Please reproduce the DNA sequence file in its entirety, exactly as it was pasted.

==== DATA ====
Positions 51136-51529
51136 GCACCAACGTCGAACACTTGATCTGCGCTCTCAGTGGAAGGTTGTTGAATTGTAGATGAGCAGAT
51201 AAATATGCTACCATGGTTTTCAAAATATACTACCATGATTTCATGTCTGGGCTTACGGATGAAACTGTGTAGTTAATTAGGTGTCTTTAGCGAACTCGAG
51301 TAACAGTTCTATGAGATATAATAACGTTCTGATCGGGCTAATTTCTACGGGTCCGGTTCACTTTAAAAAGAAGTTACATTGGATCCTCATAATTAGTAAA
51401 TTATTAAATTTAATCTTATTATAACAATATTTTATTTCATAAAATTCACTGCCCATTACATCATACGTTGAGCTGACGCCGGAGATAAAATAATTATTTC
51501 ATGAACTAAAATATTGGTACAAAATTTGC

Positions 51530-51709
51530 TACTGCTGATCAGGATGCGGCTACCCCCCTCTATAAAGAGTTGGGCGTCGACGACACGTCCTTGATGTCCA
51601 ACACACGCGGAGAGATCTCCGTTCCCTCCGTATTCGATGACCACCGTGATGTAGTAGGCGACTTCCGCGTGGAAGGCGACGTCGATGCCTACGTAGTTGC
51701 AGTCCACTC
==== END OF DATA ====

Positions 51136-51529
51136 GCACCAACGTCGAACACTTGATCTGCGCTCTCAGTGGAAGGTTGTTGAATTGTAGATGAGCAGAT
51201 AAATATGCTACCATGGTTTTCAAAATATACTACCATGATTTCATGTCTGGGCTTACGGATGAAACTGTGTAGTTAATTAGGTGTCTTTAGCGAACTCGAG
51301 TAACAGTTCTATGAGATATAATAACGTTCTGATCGGGCTAATTTCTACGGGTCCGGTTCACTTTAAAAAGAAGTTACATTGGATCCTCATAATTAGTAAA
51401 TTATTAAATTTAATCTTATTATAACAATATTTTATTTCATAAAATTCACTGCCCATTACATCATACGTTGAGCTGACGCCGGAGATAAAATAATTATTTC
51501 ATGAACTAAAATATTGGTACAAAATTTGC

Positions 51530-51709
51530 TACTGCTGATCAGGATGCGGCTACCCCCCTCTATAAAGAGTTGGGCGTCGACGACACGTCCTTGATGTCCA
51601 ACACACGCGGAGAGATCTCCGTTCCCTCCGTATTCGATGACCACCGTGATGTAGTAGGCGACTTCCGCGTGGAAGGCGACGTCGATGCCTACGTAGTTGC
51701 AGTCCACTC